Sun, Feb 16, 2003 - Page 17 News List

Nostalgia for the bad old days

In the television event of the year, director Tsao Jui-yuan is set to bring Kenneth Pai's highly regarded novel 'Crystal Boys' to TV sets nationwide

By Yu Sen-lun  /  STAFF REPORTER


It was the early 1970s in Taipei, a time when Hsimenting had the most glamorous cabaret in town and American GIs roamed Shuancheng Street and Chungshan North Road. For men the fashion was tight-fitting boots, tight trousers and colorful turtle-neck sweaters or tight, flowery shirts. And 228 Memorial Park, then known as New Park, was the meeting place for Taipei's gay community.

It was here that the acclaimed novel Crystal Boys (孽子), hailed as the first novel to focus on gay culture in Chinese society, was set. Published in 1983, the book has been translated into numerous languages, including English, French, German and Japanese. (Translated into English by Howard Goldblatt, see Page 18.)

As author Kenneth Pai (白先勇) writes: "In our kingdom, there are only dark nights, no daylight. Once the sky turns bright, our kingdom becomes invincible ... . In our kingdom, there are no divisions between rich and poor, noble and low, old and young, strong and weak. What we have are each other's bodies that burn with desire so hot that the pain is unbearable. And each other's lonely hearts that drive us crazy ... ."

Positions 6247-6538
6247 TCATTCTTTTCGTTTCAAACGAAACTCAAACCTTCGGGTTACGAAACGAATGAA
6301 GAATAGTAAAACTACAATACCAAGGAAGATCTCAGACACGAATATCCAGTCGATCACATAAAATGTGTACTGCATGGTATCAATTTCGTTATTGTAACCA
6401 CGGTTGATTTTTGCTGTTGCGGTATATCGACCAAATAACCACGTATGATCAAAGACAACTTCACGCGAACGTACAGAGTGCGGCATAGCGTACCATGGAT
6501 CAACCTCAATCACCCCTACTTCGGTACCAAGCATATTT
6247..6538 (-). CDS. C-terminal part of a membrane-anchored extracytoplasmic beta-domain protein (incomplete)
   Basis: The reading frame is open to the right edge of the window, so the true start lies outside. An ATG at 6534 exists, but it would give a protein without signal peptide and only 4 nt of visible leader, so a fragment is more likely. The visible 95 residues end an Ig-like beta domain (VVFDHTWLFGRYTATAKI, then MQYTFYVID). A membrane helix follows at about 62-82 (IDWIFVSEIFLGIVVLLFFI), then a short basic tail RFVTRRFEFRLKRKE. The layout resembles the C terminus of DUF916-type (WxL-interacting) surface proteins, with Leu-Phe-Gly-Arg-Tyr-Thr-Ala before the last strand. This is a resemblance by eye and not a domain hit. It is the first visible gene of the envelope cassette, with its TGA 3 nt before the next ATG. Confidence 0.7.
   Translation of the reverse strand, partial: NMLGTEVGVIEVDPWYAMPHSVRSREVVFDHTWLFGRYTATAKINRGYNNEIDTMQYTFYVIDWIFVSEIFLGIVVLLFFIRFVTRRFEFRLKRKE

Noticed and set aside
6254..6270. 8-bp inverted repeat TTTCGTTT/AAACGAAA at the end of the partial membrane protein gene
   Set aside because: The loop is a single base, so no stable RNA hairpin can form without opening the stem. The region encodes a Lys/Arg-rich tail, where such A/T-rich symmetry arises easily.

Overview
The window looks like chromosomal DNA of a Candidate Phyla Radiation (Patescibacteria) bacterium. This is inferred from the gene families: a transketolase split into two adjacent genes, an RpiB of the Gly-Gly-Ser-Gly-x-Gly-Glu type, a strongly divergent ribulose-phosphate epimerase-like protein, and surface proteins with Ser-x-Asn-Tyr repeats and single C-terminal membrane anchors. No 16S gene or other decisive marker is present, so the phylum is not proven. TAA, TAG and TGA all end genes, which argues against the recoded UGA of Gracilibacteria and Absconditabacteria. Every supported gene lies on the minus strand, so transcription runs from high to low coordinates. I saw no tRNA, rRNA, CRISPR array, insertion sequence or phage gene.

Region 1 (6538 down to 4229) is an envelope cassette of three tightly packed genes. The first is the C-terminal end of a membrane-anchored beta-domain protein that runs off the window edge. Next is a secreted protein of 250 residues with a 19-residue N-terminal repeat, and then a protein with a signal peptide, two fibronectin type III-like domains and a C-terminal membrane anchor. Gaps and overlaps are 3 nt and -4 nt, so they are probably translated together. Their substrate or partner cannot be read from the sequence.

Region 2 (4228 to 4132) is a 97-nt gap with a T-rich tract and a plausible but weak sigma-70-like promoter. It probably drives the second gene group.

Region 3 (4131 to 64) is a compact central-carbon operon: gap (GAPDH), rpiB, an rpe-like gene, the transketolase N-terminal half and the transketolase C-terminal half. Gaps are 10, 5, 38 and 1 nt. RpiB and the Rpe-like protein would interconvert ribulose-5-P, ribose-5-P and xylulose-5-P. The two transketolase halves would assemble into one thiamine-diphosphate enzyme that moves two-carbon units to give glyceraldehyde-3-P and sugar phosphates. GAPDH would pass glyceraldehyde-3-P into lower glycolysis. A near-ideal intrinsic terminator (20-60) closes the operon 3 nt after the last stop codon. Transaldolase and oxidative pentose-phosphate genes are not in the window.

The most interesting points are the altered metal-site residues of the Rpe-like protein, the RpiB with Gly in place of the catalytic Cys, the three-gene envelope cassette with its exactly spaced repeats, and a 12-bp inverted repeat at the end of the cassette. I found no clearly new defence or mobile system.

In 1986 Crystal Boys was made into a feature film. And now, starting tomorrow, the novel will be presented as a TV mini-series by Taiwan's Public Television Service (PTS). For many reasons, from the book's literary value to the new program's casting and production costs, the production Crystal Boys can be seen the most highly anticipated television drama in Taiwan in the last two years.

The series stars up-and-coming actors Wing Fan (范植偉, The Best of Times 2002) and Ma Chih-hsiang (馬志翔, Brave 20 2002); established actor To Tsong-hua (庹宗華); and revered actors such as Ko Chun-hsiung (柯俊雄), who has won several Best Actor awards at the Golden Horse awards and Asia-Pacific Film Festival, and Ting Chiang (丁強) and Wang Chueh (王玨).

The cast alone is enough to excite many Taiwanese movie fans, as it gathers together the best-looking group of Taiwanese actors ever to perform in a TV drama.

And for purists, "Wing Fan is exactly like Lee Ching (李青) [the main character] in my book," said Kenneth Pai at a press conference on Wednesday. Handsome and a bit melancholy, Wing Fan was seen by Pai as the actor best-suited to play Lee, a sensitive, reserved boy who is both protagonist and narrator in the 400-page novel.

"My novels have been adapted for cinema and television many times, but I especially liked the cast for this one. Many of the young actors turned in outstanding portrayals of the lost boys in my story. And more importantly, the film recruited a lot of established actors to play the father figures. They are wonderful actors. On this account, I would say the series was a success," said Pai, after watching all 20 episodes of Crystal Boys.

Pai's novel also transcends what some might regard as the stereotypical themes (in the West) of recent gay literature -- eroticism, relationships, drag queens, gyms, superior fashion sense, neurotic personalities, etc. -- both in that it touches on what was for most Taiwanese born in the 1970s the common experience of high school, as well as in its groundbreaking nature. As writer and cultural critic Nan Fang-shou (南方朔) said, "Pai's Crystal Boys was the first literature exploring gay culture in contemporary Chinese society. Pai explores it in a deep and profound manner."

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